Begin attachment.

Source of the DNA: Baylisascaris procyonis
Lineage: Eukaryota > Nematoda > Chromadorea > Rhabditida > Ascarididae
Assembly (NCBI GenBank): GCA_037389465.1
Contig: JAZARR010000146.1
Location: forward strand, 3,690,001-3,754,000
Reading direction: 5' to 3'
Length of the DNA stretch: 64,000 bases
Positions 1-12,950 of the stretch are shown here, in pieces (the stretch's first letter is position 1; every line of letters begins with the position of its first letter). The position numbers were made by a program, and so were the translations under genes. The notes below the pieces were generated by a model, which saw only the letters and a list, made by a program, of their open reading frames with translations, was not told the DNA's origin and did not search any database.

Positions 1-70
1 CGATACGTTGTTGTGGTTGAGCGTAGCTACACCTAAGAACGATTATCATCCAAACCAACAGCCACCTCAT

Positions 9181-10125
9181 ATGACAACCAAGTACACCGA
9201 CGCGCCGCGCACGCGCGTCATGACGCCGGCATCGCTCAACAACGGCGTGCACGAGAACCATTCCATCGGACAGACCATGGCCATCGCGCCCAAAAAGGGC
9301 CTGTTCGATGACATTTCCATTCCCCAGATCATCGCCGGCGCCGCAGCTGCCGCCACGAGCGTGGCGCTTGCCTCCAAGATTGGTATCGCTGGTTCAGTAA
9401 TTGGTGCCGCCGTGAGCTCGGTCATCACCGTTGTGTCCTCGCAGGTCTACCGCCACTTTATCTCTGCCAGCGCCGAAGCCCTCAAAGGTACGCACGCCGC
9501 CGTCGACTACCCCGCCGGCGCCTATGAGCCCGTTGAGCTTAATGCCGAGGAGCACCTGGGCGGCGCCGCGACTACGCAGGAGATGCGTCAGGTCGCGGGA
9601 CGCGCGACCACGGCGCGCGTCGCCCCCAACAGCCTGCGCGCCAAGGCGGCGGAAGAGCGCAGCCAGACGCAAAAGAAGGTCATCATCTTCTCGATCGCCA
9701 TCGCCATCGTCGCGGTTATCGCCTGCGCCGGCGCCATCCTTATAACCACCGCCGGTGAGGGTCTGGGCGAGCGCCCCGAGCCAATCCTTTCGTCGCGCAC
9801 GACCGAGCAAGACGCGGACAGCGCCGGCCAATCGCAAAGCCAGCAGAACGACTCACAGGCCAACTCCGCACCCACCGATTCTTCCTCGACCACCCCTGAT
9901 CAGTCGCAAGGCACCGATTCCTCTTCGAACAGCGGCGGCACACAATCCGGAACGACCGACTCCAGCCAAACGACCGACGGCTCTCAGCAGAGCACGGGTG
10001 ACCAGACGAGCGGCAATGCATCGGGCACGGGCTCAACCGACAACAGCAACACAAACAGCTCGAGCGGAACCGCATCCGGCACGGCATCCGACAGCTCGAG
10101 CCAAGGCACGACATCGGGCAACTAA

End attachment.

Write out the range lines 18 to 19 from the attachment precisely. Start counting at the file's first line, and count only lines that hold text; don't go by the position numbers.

9701 TCGCCATCGTCGCGGTTATCGCCTGCGCCGGCGCCATCCTTATAACCACCGCCGGTGAGGGTCTGGGCGAGCGCCCCGAGCCAATCCTTTCGTCGCGCAC
9801 GACCGAGCAAGACGCGGACAGCGCCGGCCAATCGCAAAGCCAGCAGAACGACTCACAGGCCAACTCCGCACCCACCGATTCTTCCTCGACCACCCCTGAT